And, I started to reflect that I guess I am all these things and how people experience me and my writing is in part up to me and in part up to them. Just like in real life. I can be gentle, kind, and nurturing. I can be critical, judgmental, and harsh. I can be helpful and I can be selfish. I can be patient and impatient. I can be friendly, I can be preoccupied. I can be energetic and enthusiastic and upbeat and I can be exhausted and defeated. I can be a fabulous, fun mother and I can be a distracted and grouchy mother. I can be funny and I can take myself too seriously. Different people, relationships, and environments bring out different expressions of who I am. Sometimes I really like myself a lot. I like who I am, I like how I move through the world, and I’m impressed with my own capacities. I have great ideas and solid values and principles and the ability to articulate those in writing. Sometimes I actually hate myself. I see only the bad parts and I wish I could just be better. I feel hypocritical and over aware of inconsistencies in my own thoughts/beliefs and my expression of my values in the world. I often want to be better than I am, but in rare moments of grace and self-compassion, I realize that I’m pretty good already. And, in some moments of self-righteousness and superiority, I actually feel better than some people in some areas/some ways!
I hope I can remember to extend enough compassion and grace to others to realize they are the same way and not write someone off based on one experience or encounter!
(Isn’t it convenient that I’ve already had all these thoughts already and can just go back to my blog to mine for them, rather than starting from scratch all the time? ;) )
Returning to creation and motherhood though, I think this etsy shop (Shaping Spirit) has the most amazing and best driftwood sculptures of all time:
I thought of her as I read a beautiful article about why grieving for birth is selfless and not selfish (shared via Summer Birth Services):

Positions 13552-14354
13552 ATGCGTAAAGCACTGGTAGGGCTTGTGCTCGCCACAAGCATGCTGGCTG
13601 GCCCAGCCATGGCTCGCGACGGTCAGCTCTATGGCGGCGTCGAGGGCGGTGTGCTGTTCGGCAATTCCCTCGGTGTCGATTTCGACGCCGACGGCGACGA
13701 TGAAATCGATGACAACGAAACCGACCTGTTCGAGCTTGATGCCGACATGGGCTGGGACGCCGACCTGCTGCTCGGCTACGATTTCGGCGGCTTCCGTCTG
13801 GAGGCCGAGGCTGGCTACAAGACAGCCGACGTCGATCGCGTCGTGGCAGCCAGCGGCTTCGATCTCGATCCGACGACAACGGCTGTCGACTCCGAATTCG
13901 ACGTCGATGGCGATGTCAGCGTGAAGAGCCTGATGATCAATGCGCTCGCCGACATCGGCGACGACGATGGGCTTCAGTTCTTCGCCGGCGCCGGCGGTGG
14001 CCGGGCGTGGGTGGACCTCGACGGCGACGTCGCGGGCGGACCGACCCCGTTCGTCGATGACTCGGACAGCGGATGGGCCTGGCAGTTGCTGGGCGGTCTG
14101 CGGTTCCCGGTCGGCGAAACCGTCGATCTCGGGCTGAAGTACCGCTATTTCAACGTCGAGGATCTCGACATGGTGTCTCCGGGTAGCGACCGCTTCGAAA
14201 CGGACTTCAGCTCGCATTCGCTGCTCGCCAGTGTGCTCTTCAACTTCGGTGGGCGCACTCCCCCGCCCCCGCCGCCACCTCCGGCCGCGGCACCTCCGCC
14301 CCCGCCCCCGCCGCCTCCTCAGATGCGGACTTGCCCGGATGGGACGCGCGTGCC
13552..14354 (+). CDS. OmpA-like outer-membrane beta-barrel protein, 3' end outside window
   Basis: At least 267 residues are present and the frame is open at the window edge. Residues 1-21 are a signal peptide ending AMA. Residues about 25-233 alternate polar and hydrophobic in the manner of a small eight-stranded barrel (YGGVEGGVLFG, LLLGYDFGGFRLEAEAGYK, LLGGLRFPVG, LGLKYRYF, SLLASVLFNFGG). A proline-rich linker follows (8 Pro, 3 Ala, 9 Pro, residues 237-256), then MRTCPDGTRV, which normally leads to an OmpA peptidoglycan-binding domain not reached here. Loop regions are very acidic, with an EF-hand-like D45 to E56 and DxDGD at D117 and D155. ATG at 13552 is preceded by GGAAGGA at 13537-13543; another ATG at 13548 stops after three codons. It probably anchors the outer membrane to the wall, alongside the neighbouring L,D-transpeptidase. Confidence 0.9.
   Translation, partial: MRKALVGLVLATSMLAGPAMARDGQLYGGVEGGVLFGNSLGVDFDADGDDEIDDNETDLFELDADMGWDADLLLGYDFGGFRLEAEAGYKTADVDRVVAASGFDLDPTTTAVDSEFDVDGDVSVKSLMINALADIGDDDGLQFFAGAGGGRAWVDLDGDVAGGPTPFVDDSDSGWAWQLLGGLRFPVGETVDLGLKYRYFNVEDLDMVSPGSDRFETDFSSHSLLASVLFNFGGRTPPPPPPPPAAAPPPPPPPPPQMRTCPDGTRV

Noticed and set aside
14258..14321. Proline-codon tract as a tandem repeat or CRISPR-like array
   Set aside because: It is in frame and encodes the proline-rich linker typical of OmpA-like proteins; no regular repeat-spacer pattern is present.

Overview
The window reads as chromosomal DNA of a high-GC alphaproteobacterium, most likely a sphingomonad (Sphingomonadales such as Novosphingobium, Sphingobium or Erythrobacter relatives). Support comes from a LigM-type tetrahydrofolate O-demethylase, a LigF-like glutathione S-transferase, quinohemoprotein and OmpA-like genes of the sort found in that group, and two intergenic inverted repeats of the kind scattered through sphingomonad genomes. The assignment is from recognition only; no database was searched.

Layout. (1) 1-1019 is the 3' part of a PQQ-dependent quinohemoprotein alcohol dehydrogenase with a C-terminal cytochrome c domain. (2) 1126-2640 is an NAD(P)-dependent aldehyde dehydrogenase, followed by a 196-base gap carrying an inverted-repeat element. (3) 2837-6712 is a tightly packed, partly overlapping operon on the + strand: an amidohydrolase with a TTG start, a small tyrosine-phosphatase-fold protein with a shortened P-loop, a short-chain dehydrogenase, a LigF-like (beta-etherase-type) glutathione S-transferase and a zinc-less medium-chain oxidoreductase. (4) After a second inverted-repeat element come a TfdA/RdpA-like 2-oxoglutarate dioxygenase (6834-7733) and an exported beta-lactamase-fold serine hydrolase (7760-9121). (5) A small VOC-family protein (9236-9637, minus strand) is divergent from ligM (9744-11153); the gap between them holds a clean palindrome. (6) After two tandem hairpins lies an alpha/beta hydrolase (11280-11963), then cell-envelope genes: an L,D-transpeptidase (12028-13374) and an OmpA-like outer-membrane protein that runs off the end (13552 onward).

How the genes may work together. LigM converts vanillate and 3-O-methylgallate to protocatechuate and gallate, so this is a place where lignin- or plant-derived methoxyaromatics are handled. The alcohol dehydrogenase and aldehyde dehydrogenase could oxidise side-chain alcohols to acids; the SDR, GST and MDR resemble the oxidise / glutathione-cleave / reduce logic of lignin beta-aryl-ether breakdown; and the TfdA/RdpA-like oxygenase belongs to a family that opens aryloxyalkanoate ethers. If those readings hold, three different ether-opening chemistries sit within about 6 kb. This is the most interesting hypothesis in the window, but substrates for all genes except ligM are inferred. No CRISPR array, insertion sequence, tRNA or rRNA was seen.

Women grieve stolen birth experiences very deeply, but their grief often remains private because modern birth culture maintains that a healthy baby is the one and only goal. The roots of “the healthy baby lie” are found in the reality of birth, that the outcome is unknown and one potential outcome is, quite undeniably, death. But to women, birth means a great deal more than being alive afterwards. Birth is the introduction to their baby, it matters a great deal.
Mothers spend many months imagining birth, sometimes many years. They imagine feeling more love than they ever imagined when they set eyes on their new baby. The reality is that sometimes things go awry – women are not so stupid that they can’t grasp that – but when they reach out to tell their stories they are often told one of two things; that they should focus on their healthy baby; and that they had unrealistic expectations of birth. But it is not unrealistic to expect that you will feel joyful when you give birth…
“These are her endless years, woman and child, in dream molded and wet, a bowl growing on a wheel, no mud, not bowl, not clay, but this becoming, winter and split of darkness, years of wish.”
–Muriel Rukeyser (quoted in Celebrating Motherhood, p. 47)